By December 16, 2009 3 Comments Read More →

Notes from #IHI09 Day 2: MemorialCare

What an invigorating and exciting time at the Institute for Healthcare Improvement‘s 21st National Forum.   Highlights from Day 2 included a talk on Lean at the MemorialCare system in California and a talk on social media and healthcare quality from Paul Levy, CEO of Beth Israel Deaconess in Boston. This first post covers MemorialCare. Come back later for a post on Levy’s talk.

You may remember hearing about Long Beach Memorial in my podcast with their COO, Tamra Kaplan. At IHI, Kaplan co-presented with Helen Macfie, a Senior VP for the system. Their speaking proposal is on-line here, but not their slides. They talked to a packed room of 250 to 300 people (and the room was full when they repeated their session immediately after). Lean was certainly a big trend at IHI, between Donald Berwick’s keynote mentions of Lean and Toyota, the presentations, and exhibitors.

Kaplan and Macfie walked the audience through the three years of their journey, leading into their fourth year in 2010.

Year 1 (2007) was a “proof of concept” year, where they provided initial Lean leader training, including how to do gemba walks. How great that they would start with leadership behaviors and not just tools. A big part of their focus:

“Engaging staff to eliminate waste and make our work better / easier every day.”

In Year 1, they ran 17 improvement events, admittedly “point improvements.” That’s a good start, but they realized that they needed to look at whole value streams to avoid suboptimizing or not reaching the full potential of their Lean efforts. They did their first value stream analysis.

They chose not to lead with the term “lean”.   They called it “MC-21” (Memorial Care for the 21st Century. That’s a very reasonable strategy, considering some of the baggage that can come with the term “lean” (fear of layoffs, etc.) They said that people have gotten more comfortable with the term over time as MemorialCare has proven that Lean won’t be a bad thing for the staff.

In Year 2, they more closely aligned the events with their strategy through the value stream focus. Year 3 included more of a focus on metrics, holding people accountable, and “hard wiring” the reporting of results. This kind of stuff can be hard to measure, but they claim 22% of their events had a direct impact on patient or employee safety. Kaplan and Macfie also emphasized another key Lean point:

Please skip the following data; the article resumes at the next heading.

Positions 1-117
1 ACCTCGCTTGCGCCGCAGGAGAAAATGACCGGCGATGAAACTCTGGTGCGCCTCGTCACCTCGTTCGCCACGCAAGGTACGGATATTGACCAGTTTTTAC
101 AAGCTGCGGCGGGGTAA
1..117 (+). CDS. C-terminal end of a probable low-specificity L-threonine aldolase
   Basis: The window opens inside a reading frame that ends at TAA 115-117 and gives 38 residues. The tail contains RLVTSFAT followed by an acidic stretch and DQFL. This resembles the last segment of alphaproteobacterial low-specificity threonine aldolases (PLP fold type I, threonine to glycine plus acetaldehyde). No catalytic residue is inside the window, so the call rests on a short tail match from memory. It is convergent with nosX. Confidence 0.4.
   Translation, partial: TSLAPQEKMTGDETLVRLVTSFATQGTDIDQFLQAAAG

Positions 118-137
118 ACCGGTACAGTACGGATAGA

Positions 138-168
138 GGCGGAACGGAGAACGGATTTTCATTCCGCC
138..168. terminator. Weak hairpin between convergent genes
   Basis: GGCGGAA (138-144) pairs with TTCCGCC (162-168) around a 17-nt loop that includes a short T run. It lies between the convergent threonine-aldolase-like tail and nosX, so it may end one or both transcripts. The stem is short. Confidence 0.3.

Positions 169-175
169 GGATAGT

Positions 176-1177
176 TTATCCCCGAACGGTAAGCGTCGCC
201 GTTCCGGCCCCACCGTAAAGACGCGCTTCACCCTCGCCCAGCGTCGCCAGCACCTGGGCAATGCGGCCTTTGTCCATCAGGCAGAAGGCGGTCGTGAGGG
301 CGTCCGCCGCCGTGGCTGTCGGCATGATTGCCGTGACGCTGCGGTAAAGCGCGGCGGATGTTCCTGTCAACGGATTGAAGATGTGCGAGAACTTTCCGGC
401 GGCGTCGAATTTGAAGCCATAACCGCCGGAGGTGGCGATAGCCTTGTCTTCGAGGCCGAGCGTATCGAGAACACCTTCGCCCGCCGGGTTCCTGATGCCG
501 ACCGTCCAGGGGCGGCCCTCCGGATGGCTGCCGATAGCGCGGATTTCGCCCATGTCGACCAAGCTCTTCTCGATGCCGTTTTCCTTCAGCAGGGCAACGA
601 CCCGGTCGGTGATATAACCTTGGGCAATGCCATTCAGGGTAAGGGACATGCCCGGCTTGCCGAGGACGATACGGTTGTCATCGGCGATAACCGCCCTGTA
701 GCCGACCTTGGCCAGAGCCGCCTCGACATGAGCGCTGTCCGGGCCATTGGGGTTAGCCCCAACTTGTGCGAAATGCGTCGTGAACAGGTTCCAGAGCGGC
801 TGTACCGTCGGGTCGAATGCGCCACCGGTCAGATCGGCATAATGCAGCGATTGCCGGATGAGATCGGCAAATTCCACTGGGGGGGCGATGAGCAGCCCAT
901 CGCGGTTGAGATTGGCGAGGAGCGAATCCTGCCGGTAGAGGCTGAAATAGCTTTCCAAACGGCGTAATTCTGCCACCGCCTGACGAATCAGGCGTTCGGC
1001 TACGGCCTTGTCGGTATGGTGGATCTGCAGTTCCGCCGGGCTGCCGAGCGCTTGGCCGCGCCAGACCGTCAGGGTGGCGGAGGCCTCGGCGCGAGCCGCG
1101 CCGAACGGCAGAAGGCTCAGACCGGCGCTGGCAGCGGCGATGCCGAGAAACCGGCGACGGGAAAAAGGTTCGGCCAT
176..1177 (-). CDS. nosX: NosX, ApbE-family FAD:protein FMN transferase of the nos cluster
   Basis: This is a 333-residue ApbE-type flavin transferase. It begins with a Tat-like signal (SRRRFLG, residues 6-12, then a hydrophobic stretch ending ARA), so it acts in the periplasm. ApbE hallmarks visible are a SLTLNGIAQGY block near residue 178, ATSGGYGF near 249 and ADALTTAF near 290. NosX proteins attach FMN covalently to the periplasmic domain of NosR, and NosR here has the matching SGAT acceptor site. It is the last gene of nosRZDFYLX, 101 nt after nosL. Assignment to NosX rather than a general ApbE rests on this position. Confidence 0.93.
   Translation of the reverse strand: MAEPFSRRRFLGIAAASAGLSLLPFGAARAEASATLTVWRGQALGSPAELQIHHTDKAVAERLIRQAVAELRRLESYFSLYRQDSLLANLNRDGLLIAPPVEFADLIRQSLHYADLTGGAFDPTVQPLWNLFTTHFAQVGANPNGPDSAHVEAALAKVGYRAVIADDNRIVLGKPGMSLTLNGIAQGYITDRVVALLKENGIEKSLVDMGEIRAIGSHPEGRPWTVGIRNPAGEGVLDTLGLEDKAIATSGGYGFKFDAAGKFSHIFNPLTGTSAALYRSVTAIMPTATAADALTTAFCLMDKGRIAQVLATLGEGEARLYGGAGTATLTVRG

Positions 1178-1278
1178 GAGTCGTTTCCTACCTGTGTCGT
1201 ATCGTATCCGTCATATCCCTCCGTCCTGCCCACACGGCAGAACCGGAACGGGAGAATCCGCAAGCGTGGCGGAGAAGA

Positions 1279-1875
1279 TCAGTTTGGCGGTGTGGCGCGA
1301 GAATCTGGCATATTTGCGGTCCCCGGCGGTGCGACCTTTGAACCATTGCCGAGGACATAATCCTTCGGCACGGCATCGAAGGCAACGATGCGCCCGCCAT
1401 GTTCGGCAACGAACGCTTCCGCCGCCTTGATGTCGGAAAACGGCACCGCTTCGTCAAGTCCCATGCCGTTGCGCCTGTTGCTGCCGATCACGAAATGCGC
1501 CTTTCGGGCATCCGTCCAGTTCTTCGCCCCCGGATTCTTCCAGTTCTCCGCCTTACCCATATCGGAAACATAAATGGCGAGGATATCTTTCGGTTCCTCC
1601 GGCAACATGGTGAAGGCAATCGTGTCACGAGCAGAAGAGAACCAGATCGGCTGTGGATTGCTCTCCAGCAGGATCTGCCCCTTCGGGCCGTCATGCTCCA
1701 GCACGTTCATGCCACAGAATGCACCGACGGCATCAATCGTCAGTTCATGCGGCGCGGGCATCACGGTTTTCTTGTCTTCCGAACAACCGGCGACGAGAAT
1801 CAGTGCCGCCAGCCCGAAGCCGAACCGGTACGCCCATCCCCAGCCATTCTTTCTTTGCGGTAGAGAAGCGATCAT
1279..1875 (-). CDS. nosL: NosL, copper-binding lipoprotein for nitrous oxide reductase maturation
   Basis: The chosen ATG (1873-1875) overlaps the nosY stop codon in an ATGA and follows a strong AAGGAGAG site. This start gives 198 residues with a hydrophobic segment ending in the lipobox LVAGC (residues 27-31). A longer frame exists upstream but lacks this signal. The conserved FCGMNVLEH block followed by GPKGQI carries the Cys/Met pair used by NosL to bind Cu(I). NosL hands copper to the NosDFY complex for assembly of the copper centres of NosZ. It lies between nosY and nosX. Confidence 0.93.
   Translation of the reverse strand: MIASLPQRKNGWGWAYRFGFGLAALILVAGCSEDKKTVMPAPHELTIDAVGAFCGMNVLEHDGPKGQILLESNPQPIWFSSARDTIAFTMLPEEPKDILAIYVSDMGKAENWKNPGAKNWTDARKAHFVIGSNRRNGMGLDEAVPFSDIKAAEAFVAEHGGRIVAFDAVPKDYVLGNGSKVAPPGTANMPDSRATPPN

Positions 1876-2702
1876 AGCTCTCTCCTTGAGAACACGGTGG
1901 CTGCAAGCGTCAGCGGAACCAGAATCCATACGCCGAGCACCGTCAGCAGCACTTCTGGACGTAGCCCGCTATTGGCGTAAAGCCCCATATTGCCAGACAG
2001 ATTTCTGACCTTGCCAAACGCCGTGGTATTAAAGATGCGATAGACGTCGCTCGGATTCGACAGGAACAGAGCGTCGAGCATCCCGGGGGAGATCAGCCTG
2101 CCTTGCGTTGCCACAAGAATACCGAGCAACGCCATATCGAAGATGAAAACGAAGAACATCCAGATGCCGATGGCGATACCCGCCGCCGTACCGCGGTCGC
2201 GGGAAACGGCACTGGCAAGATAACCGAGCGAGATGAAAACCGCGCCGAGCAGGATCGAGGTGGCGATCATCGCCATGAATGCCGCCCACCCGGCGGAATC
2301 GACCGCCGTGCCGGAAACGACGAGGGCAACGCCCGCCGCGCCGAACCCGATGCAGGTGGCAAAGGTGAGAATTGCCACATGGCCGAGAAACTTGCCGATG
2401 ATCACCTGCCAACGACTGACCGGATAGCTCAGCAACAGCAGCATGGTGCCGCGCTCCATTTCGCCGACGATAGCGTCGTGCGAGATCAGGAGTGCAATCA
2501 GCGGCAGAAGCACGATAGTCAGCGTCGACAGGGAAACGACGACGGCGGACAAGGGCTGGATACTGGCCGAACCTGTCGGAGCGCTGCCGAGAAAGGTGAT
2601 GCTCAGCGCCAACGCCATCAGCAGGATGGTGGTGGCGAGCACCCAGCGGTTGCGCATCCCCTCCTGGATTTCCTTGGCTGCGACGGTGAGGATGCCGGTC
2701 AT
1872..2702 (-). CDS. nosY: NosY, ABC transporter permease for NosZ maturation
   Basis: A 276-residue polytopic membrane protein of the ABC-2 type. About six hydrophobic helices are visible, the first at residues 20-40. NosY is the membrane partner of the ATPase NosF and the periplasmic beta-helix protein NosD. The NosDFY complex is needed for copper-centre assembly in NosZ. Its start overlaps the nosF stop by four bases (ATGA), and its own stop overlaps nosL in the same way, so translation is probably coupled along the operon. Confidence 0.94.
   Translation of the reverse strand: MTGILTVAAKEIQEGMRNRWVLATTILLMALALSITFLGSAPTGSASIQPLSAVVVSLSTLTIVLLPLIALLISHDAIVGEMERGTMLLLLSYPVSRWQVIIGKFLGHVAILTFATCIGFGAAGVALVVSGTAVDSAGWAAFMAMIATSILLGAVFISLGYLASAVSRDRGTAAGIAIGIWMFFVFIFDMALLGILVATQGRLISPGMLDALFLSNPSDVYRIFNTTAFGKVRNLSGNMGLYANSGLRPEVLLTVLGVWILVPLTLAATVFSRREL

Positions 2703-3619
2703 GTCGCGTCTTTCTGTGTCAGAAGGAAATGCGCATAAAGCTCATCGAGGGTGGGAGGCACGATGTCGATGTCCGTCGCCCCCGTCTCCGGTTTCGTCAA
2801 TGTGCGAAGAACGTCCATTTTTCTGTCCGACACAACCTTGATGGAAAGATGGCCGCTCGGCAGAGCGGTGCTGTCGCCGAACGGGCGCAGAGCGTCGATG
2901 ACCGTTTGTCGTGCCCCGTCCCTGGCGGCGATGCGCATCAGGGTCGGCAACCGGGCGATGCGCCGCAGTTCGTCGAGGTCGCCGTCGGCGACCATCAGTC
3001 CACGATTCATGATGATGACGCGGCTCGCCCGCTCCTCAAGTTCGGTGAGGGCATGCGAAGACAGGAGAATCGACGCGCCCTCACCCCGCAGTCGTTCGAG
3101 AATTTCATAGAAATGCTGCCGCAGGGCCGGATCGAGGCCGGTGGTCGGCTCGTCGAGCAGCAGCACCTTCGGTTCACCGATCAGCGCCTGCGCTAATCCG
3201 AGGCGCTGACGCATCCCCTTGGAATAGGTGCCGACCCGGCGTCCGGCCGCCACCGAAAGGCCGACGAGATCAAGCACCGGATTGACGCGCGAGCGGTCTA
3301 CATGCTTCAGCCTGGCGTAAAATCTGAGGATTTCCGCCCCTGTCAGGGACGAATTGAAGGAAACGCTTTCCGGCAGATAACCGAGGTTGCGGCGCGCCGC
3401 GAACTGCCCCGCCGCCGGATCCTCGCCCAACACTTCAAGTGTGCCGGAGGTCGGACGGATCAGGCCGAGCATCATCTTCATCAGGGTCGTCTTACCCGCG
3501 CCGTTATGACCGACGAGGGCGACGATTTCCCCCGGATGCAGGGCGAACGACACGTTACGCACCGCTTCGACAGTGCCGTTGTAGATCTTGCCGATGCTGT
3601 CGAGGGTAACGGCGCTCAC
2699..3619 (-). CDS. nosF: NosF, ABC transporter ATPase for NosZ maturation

“Lean is all about the customer, putting the customer (patient) at the center of care.”

MemorialCare, like many leading hospitals has a “no layoffs due to Lean” policy, which requires a process for planning the redeployment of staff. Their focus remains on 5S, hoshin kanri (or strategy deployment), developing people, and measuring results.

Their long-term goal — they want to get hospital costs in line with expected 2014 Medicare rates, which means they have to cut $2800 per patient stay. ThedaCare, as reported in Health Affairs, has reduced cost per patient by $2300 in pilot “collaborative care” units — so maybe that audacious goal is possible. With Lean and the right leadership mindset, I wouldn’t bet against MemorialCare, based on what I heard.

You can also read my notes and comments from Day 1 here.

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Mark Graban's passion is creating a better, safer, more cost effective healthcare system for patients and better workplaces for all. Mark is a consultant, author, and speaker in the "Lean healthcare" methodology. He is author of the Shingo Award-winning books Lean Hospitals and Healthcare Kaizen, as well as The Executive Guide to Healthcare Kaizen. His most recent project is an eBook titled Practicing Lean that benefits the Louise H. Batz Patient Safety Foundation, where Mark is a board member. Mark is also the VP of Improvement & Innovation Services for the technology company KaiNexus.

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